Woman fined for selling Malaysia-imported weight loss pills that contained ‘poison’ on Qoo10, Shopee, Instagram

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After trying out a weight loss product and finding it effective, a woman began importing bottles of the pills from Malaysia and selling them online to customers in Singapore via Qoo10, Shopee and Instagram.
However, the Clinic K pills contained sibutramine, a substance banned in Singapore since 2010 because of an increased risk of heart attacks and strokes.
After a customer reported to the Health Sciences Authority (HSA) about developing a rapid heartbeat, breathlessness and dizziness after taking the pills for two days, the seller was nabbed.
Maithili Vijayakumar, 37, was fined S$6,000 by a court on Thursday (May 6) for one charge of possessing for sale 13 bottles of capsules that contained sibutramine, a poison listed under the Poisons Act.
If she does not pay the fine, she will have to serve three weeks’ jail in default.
The court heard that Maithili ordered the pills in January 2020 for her own consumption. They were marketed to be of “safe medical grade” and as the “No. 1 clinical weight-loss formula in Korea”, containing natural ingredients like amino acids and green tea extract.
As Maithili found the pills effective, she began ordering more from her Malaysian supplier in Ipoh for her online account, Misty Beauty Bar, which operated on Qoo10, Shopee and Instagram.
She bought more than 200 bottles for S$55 per bottle and marked up the prices to either S$99 or S$110 for each and sold most of them over two-and-a-half months. Maithili earned between S$8,000 and S$10,000 in profits.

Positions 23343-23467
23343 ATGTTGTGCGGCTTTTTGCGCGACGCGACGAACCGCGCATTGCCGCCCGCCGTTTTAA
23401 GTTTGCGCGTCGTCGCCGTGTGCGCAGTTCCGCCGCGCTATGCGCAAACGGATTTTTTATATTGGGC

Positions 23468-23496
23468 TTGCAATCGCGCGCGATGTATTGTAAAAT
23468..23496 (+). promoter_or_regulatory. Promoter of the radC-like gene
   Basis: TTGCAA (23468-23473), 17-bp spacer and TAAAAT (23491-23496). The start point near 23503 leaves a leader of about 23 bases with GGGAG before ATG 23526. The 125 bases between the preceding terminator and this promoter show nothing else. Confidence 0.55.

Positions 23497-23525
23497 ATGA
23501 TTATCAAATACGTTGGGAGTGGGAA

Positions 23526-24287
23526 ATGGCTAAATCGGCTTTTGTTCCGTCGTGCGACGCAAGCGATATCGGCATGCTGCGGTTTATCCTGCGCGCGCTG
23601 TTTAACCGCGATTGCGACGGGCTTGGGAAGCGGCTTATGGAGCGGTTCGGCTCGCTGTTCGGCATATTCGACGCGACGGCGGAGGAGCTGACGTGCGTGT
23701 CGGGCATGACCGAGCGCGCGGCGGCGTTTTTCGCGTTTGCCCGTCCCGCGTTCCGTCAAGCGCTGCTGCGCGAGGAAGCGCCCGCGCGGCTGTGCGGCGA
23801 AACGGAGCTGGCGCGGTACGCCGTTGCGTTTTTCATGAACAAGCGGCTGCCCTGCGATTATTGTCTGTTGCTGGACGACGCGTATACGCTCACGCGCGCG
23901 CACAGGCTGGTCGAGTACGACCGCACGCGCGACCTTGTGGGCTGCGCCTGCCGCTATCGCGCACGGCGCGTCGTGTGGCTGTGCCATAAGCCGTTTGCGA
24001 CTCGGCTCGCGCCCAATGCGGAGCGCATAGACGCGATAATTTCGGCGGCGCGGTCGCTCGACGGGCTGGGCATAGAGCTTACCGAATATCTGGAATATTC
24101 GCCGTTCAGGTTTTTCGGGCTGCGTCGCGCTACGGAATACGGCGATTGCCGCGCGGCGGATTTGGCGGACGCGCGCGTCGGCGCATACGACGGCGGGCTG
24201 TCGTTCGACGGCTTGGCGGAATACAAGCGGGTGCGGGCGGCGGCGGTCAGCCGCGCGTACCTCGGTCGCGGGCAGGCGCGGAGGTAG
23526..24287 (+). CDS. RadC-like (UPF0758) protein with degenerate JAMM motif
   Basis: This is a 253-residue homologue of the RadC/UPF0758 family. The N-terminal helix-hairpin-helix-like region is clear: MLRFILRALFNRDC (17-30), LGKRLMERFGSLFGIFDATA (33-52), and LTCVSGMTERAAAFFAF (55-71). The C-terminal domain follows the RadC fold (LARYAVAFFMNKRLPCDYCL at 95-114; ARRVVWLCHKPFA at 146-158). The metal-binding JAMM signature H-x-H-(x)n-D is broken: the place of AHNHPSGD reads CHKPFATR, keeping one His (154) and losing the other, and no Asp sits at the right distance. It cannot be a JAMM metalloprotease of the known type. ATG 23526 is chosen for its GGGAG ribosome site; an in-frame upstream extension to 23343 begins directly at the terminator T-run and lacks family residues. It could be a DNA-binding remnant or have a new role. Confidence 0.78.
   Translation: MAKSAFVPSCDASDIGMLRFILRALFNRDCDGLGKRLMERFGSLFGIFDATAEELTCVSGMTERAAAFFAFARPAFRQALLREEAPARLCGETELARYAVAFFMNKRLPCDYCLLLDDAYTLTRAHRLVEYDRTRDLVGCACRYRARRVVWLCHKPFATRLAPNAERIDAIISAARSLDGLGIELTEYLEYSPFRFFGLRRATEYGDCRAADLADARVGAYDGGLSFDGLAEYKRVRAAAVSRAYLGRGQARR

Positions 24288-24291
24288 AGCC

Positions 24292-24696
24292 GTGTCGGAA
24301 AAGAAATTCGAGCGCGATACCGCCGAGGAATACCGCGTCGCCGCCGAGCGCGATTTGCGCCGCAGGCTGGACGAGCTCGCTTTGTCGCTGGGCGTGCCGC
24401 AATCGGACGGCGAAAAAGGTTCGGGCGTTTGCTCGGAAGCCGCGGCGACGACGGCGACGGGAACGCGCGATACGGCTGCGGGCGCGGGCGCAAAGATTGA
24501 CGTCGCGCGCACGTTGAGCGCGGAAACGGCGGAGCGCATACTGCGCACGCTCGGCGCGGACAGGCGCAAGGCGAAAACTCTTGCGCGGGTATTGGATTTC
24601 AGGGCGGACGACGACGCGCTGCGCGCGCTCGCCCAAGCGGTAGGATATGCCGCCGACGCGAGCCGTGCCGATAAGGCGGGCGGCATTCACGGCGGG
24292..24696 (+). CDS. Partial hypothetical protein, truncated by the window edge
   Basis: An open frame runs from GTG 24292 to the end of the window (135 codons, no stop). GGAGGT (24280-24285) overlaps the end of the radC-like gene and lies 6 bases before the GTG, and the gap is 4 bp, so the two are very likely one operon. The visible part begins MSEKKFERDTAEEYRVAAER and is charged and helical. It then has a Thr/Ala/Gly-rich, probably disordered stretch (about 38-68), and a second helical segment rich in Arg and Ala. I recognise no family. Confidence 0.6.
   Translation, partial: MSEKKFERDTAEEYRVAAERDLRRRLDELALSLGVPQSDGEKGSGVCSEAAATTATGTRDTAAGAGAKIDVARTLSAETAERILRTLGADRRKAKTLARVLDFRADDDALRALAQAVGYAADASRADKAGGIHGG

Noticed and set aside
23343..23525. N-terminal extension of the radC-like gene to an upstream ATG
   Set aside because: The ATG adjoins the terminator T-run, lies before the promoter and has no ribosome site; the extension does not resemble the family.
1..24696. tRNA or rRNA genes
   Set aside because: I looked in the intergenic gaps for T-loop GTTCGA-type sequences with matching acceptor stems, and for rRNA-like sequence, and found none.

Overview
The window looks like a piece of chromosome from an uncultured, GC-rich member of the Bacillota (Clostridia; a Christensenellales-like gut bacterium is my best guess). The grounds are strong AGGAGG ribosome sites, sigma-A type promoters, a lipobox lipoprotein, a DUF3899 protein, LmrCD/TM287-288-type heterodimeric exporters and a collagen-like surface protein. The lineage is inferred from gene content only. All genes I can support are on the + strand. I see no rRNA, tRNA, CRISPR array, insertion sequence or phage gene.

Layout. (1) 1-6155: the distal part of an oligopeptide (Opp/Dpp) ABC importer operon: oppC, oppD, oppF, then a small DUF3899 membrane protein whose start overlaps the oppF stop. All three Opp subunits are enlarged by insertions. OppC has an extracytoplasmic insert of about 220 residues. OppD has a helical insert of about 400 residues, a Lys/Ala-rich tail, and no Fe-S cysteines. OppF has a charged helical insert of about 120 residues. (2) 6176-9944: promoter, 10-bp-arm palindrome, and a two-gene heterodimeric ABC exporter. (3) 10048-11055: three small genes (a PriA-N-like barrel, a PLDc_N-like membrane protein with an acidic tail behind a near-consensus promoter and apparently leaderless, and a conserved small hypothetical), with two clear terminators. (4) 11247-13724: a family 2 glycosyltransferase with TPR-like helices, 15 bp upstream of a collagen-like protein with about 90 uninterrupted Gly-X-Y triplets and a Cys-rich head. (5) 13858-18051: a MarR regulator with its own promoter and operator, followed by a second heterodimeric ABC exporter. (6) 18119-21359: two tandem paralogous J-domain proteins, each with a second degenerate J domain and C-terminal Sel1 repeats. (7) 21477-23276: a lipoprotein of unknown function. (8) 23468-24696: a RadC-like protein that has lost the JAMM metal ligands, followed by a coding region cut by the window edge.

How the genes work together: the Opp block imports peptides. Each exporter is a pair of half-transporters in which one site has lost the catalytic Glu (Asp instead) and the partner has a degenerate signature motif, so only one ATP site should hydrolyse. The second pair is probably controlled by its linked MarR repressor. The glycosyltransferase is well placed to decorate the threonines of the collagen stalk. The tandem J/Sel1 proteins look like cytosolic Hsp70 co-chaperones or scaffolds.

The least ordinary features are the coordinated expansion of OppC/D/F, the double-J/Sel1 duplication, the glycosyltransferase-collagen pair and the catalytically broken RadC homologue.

One of her customers bought a bottle for S$110 from Qoo10 in May 2020 and developed a rapid heartbeat, dizziness and other symptoms. Even after halving the dose and later discontinuing the consumption of the pills, the symptoms persisted and the woman made a report to the HSA.
The authority analysed the pills and found high levels of sibutramine in them.
The substance was previously a prescription-only medicine for weight loss, and was banned in Singapore since 2010 because of the increased risk of heart attacks and strokes. The level of sibutramine found in the product was double the maximum daily dose previously allowed.
The marketing materials included a “warning” of potential effects such as nausea, dizziness, restlessness and rapid heartbeat due to the product’s “caffeine content”, but the effects are in fact associated with sibutramine.
When the HSA inspected Maithili’s home in June 2020, they found 13 bottles of Clinic K with 780 capsules in total and seized them.
The prosecutor called for a fine of S$7,000, saying that Maithili had leveraged three online platforms with a wide pool of customers, and that adverse effects were reported in one customer.
Maithili’s defence lawyer urged for a fine less than S$7,000, saying his client is remorseful and had stopped selling the pills when notified by the HSA.
She could have been jailed up to two years and fined up to S$10,000 for contravening the Poisons Act.

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